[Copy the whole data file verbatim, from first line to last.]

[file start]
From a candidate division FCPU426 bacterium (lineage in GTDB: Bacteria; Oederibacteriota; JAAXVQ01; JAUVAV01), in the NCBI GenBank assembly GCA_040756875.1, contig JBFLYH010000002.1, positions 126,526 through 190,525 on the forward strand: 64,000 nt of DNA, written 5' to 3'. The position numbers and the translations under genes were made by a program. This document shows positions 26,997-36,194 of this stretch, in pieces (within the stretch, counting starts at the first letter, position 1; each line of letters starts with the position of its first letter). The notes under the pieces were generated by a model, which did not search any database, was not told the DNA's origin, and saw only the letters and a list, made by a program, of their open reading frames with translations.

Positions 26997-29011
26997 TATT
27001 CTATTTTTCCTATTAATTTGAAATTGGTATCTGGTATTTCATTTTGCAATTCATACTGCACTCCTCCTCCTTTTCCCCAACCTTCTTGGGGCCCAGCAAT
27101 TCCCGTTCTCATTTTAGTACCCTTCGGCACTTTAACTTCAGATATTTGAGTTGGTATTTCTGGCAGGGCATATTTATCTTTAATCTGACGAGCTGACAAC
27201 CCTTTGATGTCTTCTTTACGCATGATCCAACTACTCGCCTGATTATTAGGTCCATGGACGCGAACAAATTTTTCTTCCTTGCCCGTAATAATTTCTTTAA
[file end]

From a candidate division FCPU426 bacterium (lineage in GTDB: Bacteria; Oederibacteriota; JAAXVQ01; JAUVAV01), in the NCBI GenBank assembly GCA_040756875.1, contig JBFLYH010000002.1, positions 126,526 through 190,525 on the forward strand: 64,000 nt of DNA, written 5' to 3'. The position numbers and the translations under genes were made by a program. This document shows positions 26,997-36,194 of this stretch, in pieces (within the stretch, counting starts at the first letter, position 1; each line of letters starts with the position of its first letter). The notes under the pieces were generated by a model, which did not search any database, was not told the DNA's origin, and saw only the letters and a list, made by a program, of their open reading frames with translations.

Positions 26997-29011
26997 TATT
27001 CTATTTTTCCTATTAATTTGAAATTGGTATCTGGTATTTCATTTTGCAATTCATACTGCACTCCTCCTCCTTTTCCCCAACCTTCTTGGGGCCCAGCAAT
27101 TCCCGTTCTCATTTTAGTACCCTTCGGCACTTTAACTTCAGATATTTGAGTTGGTATTTCTGGCAGGGCATATTTATCTTTAATCTGACGAGCTGACAAC
27201 CCTTTGATGTCTTCTTTACGCATGATCCAACTACTCGCCTGATTATTAGGTCCATGGACGCGAACAAATTTTTCTTCCTTGCCCGTAATAATTTCTTTAA